It involves creating a polyethylene Dupont Tyvek insert within Perfecseal’s foil Breather Bag in such a way as to create two separate pockets – one to hold the stent, and the other to contain the scavenger (a chemical agent designed to remove unwanted substances). After sterilisation, the foil portion of the Breather Bag is sealed, while the Tyvek compartment remains to absorb any moisture or gases that could harm the drug.
Packaging or device?
In addition to regulatory definitions, there are other ways in which the distinction between packaging and device has become blurred. Technological advances have encouraged greater integration of the various product elements, as has increased demand for reduced waste and products that are easier to use. The design of many drug delivery devices – such as injections, inhalers and sprays – means that the product itself now incorporates much of its own protection, reducing the need for additional packaging.
For example, Dr Gregory Berman, healthcare specialist at PA Consulting, comments: “A lot of pharma companies consider the autoinjector to be a packaging component of the drug”.
Berman also notes trends towards appreciating the needs of the individual more, and their differing dosage requirements, as well as an increased emphasis on encouraging compliance through the product itself. This is reflected in the availability of delivery devices that allow for variable doses and the types of prompts that they can now provide. For example, Sanner’s metered dose inhaler records how much an individual has taken and gives a warning signal when the individual is reaching the recommended dose.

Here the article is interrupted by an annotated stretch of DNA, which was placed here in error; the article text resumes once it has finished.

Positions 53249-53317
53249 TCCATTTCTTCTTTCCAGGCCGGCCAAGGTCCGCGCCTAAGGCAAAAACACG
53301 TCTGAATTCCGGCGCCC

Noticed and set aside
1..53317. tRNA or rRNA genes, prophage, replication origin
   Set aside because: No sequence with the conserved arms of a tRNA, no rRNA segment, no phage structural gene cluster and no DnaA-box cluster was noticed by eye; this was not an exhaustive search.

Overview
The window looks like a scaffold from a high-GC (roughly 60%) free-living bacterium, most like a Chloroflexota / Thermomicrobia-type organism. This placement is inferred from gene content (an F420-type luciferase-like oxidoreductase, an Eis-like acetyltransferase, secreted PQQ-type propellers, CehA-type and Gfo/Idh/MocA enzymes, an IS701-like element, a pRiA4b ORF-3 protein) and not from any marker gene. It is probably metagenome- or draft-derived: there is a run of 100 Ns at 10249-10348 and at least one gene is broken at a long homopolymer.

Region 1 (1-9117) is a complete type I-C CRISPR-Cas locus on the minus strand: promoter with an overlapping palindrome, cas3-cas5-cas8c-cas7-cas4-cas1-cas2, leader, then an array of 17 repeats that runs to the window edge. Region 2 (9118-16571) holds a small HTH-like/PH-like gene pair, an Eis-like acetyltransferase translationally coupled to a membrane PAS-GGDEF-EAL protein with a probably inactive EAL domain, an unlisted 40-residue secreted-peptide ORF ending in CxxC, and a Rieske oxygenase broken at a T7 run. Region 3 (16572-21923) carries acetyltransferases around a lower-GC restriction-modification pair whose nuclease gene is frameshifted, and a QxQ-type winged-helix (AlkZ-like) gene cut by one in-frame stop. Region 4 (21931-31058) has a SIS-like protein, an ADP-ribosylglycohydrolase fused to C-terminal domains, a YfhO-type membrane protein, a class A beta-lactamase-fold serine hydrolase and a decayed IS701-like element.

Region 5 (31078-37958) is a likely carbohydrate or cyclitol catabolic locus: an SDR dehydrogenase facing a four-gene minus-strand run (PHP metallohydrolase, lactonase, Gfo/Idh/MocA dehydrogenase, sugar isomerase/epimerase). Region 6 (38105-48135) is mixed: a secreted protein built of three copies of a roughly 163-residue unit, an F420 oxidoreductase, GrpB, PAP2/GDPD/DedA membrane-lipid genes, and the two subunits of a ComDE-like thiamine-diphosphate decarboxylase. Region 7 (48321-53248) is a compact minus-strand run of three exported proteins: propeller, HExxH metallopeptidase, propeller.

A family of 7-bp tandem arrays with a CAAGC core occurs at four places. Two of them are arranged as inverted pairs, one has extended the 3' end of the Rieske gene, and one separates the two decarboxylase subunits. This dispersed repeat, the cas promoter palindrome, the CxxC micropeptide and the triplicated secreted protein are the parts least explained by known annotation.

Once we get past all the regulatory obligations, it needs to be remembered that image and branding are also important issues.
Tim Clarke, CEO at packaging design consultancy Burgopak, comments: “First impressions are crucial – when a consumer receives their product their first interaction before even seeing the device is the packaging.
“These initial responses are starting to be better respected and more considered by medical device brands. Smart packaging can help to make the consumer feel more secure and well informed. Having a better understanding and respect for their medical device is likely to lead to improved compliance.”
Such an approach can also be seen in Eli Lilly’s starter kit for recently diagnosed diabetics. Whereas such kits have typically been packaged in corrugated boxes, this is a stylish box in white and green containing instructions, needle tips, and the pen used for injections, which also enables variable dosage.
In terms of adding value for healthcare practitioners, Gregory Berman notes that there has been another trend: a growing reliance on kits during operations. “A surgeon might be provided with quite a simple device they have to use in surgery. Quite often this will be presented in a kit with all sorts of other items that are needed for the operation.”
However, this does create the potential for additional waste as these are disposable kits and the surgeon may have to change the nature of the procedure mid-operation or else simply decide not to use various elements.
A development that illustrates the ongoing tension in the packaging world between adding value and keeping on the right side of regulatory requirements and society’s concerns.